Environmental genomics is a growing domain studying molecular components, DNA and RNA in (meta)genomes and (meta)transcriptomes, in environmental samples (Taberlet et al. Reference Taberlet, Coissac, Hajibabaei and Rieseberg2012; Joly and Faure, Reference Joly and Faure2015), with wide applications in biodiversity, monitoring and conservation biology (Stat et al. Reference Stat, Huggett, Bernasconi, DiBattista, Berry, Newman, Harvey and Bunce2017). Environmental DNA (eDNA) as named in biodiversity screening has found recent applications in parasitology (Bass et al. Reference Bass, Stentiford, Littlewood and Hartiakinen2015). eDNA may help at detecting free-living stages of parasites (eggs, cysts, larvae) in environmental samples collected in water or soil surveys or within intermediate hosts (Huver et al. Reference Huver, Koprivnikar, Johnson and Whyard2015).

Among the available new technologies, MALDI–TOF) mass spectrometry starts to be widely used as a new tool for barcoding (Sandrin et al. Reference Sandrin, Goldstein and Schumaker2013; Rothen et al. Reference Rothen, Githaka, Kanduma, Olds, Pflüger, Mwaura, Bishop and Daubenberger2016; Yssouf et al. Reference Yssouf, Almeras, Raoult and Parola2016; Diarra et al. Reference Diarra, Almeras, Laroche, Berenger, Koné, Bocoum, Dabo, Doumbo, Raoult and Parola2017), although this technique should be based on accurate species identification both morphologically and genetically.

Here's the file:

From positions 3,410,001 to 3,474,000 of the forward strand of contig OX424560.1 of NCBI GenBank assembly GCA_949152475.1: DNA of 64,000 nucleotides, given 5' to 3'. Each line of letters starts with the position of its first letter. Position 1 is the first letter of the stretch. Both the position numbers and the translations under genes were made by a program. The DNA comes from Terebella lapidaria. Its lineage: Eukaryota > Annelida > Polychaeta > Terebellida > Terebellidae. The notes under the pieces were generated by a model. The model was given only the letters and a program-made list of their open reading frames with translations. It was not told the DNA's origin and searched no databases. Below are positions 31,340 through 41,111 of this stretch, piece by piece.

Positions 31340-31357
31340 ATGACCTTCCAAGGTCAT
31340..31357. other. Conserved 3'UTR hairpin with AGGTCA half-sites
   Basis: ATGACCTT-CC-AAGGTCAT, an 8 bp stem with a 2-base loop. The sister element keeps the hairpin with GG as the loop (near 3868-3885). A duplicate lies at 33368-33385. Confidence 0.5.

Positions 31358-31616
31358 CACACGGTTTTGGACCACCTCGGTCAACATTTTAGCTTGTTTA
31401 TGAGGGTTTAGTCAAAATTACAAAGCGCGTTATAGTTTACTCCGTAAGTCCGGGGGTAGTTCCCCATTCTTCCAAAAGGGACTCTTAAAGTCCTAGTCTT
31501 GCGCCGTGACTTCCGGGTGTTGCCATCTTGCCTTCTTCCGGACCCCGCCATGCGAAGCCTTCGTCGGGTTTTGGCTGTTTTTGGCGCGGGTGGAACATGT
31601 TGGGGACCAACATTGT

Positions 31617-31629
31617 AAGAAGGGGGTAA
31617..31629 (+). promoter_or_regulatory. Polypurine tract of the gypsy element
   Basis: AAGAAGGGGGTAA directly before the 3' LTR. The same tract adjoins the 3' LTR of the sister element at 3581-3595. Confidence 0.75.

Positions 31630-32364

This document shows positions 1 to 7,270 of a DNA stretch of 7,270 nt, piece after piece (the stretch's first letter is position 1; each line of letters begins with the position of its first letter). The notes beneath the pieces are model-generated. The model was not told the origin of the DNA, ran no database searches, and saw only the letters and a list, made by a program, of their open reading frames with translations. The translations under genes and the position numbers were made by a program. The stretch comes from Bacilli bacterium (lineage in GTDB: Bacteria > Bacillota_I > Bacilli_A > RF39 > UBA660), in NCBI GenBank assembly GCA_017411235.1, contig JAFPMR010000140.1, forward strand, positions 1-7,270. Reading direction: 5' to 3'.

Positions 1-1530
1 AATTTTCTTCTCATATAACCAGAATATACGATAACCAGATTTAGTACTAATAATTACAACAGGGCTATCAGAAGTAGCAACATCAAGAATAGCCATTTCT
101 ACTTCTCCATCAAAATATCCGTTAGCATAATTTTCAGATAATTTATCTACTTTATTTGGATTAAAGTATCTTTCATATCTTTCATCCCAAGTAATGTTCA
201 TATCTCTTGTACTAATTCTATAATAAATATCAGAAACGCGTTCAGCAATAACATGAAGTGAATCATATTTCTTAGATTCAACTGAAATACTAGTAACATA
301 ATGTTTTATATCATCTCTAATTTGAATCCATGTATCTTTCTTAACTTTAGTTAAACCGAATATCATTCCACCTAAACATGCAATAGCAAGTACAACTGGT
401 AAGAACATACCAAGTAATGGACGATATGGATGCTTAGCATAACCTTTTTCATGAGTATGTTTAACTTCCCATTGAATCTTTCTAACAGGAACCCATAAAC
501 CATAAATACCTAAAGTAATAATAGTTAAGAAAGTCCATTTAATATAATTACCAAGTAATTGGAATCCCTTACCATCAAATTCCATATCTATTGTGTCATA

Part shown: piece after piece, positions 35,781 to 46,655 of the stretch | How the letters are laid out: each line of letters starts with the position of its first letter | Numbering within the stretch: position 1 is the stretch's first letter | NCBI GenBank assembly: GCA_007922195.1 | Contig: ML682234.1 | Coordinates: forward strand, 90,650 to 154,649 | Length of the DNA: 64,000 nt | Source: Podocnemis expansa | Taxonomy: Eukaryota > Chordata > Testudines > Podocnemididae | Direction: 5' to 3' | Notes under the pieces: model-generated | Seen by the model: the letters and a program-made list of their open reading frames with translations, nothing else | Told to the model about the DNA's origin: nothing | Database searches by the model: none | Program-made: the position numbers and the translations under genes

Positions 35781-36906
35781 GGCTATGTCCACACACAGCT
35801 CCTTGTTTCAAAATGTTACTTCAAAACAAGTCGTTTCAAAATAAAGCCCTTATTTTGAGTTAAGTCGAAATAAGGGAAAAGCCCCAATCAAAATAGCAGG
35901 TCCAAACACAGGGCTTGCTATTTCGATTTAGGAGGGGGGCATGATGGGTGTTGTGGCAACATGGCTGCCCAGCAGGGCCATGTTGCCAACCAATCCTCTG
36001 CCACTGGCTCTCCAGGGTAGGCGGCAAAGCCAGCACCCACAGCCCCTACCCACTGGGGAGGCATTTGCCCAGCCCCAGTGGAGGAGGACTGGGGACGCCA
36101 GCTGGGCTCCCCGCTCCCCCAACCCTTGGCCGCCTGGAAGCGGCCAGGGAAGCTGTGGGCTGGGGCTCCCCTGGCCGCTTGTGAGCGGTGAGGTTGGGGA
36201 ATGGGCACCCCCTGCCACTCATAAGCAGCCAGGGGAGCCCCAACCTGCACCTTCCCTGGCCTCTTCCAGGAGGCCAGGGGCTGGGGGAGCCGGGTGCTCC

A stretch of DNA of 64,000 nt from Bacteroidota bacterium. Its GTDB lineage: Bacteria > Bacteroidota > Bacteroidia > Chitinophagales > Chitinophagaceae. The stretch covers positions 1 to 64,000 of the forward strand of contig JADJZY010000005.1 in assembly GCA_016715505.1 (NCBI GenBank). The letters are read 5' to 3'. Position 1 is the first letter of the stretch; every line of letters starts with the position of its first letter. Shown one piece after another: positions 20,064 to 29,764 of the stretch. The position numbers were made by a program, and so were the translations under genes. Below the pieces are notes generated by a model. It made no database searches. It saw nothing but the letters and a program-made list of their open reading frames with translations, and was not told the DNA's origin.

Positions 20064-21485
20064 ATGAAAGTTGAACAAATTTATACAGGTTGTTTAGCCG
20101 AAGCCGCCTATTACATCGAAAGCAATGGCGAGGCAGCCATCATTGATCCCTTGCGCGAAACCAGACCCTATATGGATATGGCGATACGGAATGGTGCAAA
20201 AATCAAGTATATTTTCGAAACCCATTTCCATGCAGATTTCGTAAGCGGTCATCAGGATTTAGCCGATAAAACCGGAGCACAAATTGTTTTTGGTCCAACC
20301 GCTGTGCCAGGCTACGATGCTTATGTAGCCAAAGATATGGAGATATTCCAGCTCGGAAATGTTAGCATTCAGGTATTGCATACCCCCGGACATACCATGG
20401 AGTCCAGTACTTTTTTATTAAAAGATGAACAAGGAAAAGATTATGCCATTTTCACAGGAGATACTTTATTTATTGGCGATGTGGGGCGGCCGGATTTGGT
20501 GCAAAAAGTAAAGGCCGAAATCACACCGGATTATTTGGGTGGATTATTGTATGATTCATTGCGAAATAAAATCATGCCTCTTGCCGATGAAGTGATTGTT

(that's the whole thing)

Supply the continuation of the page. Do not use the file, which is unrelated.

Advances can be observed in a more friendly and user-oriented access to the different databases thanks to the development of specific packages in the freeware statistical programming language R (R Core Team, 2018, Among several available packages, one can cite ‘bold’ (Chamberlain, Reference Chamberlain2017) developed by BOLD, which offers functions to search sequences and specimens and download trace files or ‘BarcodingR’ (Zhang et al. Reference Zhang, Hao, Yangan and Shi2017), which provides a comprehensive implementation of species identification methods. Packages have been also developed in R for creating and analysing DNA barcodes such as ‘DNAbarcodes’ (Buschmann, Reference Buschmann2017), which finds utilities for manipulating large datasets obtained by NGS.


A first new application of DNA barcoding concerns the identification of ancient parasite DNA (Côté and Le Bailly, Reference Côté and Le Bailly2018; Wood, Reference Wood2018) irrigating a growing interest in paleogenomics and paleoparasitology.

In ecological parasitology, barcoding allows to follow vectors, the parasites they carry, but also the feeding activities of these vectors if they are blood feeders (i.e. biting arthropods). Applications then extend to use blood-feeding arthropods as vertebrate samplers (Kocher et al. Reference Kocher, de Thoisy, Catzeflis, Valière, Bañuls and Murienne2017; Muturi et al. Reference Muturi, Ouma, Malele, Ngure, Rutto, Mithöfer, Enyaru and Masiga2011), or as ‘flying syringes’ to collect blood samples and detect parasites in them (Bitome-Essono et al. Reference Bitome-Essono, Ollomo, Arnathau, Durand, Mokoudoum, Yacka-Mouele, Okouga, Boundenga, Mve-Ondo, Obame-Nkoghe, Mbehang-Nguema, Njiokou, Makanga, Wattier, Ayala, Ayala, Renaud, Rougeron, Bretagnolle and Prugnolle2017).